Lioré et Olivier LeO 45 - French Wings 4

Review by John Baxter

It’s not often that we get to see a quality title about French aircraft/aviation, of any period, in English. But the Stratus/Frrom French Wings series goes some way in correcting that omission. It’s a pity that publishing house Histoire & Collections don’t do the same with that small percentage of their publications which are French text only! Nevertheless, this particular series helps fill the gap.

This A4 sizes, stiff card cover, 80 page booklet is very, very impressive. Authors José Fernandez and Patrick Laureau have done an excellent job. It covers the World War Two Lioré et Olivier twin engine light bomber very nicely indeed. This was quite an advanced aircraft for its day, featuring a number of innovations as well as some bureaucratic meddling which went some way to preventing an even better fighting aircraft!

The text is extensively researched and very wide ranging backed with 12 large, colour profiles, 8 colour 3-views (over a double page spread for each) with under-surface scrap art, 107 b&w photos and 17 b&w drawings. It covers pre-war, the invasion of France, Vichy activities in North Africa (including Operation Torch) and Syria, Aéronavale and Luftwaffe service. There’s also a short section on the LeO 455 and LeO 453. And it concludes with late war civil operations and as a mother aircraft in the post war development of flying bombs and other missiles, pulse jet development and ramjets.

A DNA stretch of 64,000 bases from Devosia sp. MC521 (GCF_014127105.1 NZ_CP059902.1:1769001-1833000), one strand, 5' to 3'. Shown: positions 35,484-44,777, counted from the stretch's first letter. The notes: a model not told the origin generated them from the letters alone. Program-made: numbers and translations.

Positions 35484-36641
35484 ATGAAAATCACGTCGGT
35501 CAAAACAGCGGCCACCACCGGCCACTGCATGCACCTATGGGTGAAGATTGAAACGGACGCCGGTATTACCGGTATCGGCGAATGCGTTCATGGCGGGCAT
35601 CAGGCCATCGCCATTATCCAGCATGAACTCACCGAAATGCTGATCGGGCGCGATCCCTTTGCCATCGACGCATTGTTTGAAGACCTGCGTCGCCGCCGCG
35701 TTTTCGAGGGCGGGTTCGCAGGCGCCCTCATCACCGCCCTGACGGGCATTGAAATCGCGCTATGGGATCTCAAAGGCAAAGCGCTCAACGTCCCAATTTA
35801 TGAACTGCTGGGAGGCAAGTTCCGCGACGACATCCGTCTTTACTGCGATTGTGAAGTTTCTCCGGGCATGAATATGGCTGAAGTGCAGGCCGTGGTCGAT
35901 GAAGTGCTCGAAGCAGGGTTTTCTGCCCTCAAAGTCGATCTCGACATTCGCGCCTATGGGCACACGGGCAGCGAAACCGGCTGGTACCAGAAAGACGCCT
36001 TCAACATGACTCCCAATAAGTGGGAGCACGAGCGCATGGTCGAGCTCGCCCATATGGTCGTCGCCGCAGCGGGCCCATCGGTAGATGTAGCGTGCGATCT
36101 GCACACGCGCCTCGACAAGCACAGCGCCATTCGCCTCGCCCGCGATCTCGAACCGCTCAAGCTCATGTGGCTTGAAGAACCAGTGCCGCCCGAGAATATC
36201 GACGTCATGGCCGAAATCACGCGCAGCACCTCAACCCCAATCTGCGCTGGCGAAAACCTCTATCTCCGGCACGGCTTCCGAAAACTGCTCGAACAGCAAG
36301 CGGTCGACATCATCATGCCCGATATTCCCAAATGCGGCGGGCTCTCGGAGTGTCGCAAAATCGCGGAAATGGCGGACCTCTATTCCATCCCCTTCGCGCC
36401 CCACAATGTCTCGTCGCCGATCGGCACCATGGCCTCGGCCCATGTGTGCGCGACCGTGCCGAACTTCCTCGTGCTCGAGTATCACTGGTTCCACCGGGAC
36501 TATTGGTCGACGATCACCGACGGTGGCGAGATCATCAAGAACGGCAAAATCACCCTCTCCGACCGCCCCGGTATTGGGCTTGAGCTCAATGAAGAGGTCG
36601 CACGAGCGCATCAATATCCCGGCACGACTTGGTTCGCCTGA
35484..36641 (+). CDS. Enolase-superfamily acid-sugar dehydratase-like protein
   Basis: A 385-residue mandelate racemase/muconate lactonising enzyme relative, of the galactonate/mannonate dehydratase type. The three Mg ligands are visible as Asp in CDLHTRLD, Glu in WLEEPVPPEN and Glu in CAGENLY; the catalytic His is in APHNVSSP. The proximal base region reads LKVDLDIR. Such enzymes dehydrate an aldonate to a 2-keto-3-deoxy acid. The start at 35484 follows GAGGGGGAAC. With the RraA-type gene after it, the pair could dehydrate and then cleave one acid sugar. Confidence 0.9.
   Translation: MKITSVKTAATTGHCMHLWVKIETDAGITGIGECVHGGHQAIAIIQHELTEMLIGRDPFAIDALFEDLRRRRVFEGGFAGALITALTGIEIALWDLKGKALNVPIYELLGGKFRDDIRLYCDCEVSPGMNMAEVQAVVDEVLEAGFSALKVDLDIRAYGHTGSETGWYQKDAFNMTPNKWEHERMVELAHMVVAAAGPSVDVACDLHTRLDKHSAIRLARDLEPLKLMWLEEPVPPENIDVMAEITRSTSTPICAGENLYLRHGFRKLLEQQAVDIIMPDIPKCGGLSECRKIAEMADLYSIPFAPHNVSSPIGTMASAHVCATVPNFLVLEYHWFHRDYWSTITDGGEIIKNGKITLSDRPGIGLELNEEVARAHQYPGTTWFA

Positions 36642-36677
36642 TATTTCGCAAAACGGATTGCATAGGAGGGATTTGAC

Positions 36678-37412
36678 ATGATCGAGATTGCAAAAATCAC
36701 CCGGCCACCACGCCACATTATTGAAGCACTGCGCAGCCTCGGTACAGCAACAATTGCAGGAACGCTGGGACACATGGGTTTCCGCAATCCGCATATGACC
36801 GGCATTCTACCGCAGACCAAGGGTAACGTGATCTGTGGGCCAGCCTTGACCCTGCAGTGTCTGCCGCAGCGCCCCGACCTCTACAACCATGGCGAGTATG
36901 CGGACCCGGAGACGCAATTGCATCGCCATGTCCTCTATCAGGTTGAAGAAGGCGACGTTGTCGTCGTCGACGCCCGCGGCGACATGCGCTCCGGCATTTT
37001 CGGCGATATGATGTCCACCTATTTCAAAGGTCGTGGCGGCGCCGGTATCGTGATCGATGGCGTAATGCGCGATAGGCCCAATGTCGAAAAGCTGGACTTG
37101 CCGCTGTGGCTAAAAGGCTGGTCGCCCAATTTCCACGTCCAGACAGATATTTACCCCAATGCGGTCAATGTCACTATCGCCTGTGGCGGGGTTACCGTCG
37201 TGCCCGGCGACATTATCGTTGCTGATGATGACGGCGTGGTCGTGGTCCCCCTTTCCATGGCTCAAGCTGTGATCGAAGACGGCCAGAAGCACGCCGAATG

The text does not suffer in translation and the range of photos is quite extensive. It’s an excellent book for both enthusiast and modeller. This is the fourth in the series. The earlier ones are - No 1 Latécoère 290 & 298; No 2 Nieuport-Delage Ni-D 29 and Ni-D 69 Family; No 3 Breguet 27, Potez 39, Mureaux 115/117. I also have No 1 in my library and I look forward to the release of No 5 – Morane Saulnier MS 406. All are worthwhile editions although Nos 2 and 3 were not to my personal periods of aviation interest. Nevertheless, they were of similar quality to the two I do now hold.

So, what’s my recommendation? I’m impressed with the title and the quality of the publication. If Stratus/Frrom continues in this vein, they will provide an excellent series about French aircraft that has never been published previously in English anywhere near this good. Grab one, as this is a great title for any French aviation enthusiast. It is available from Platypus Publications (see ad this issue).

Many thanks to Ley Reynolds of Platypus Publications for the review copy.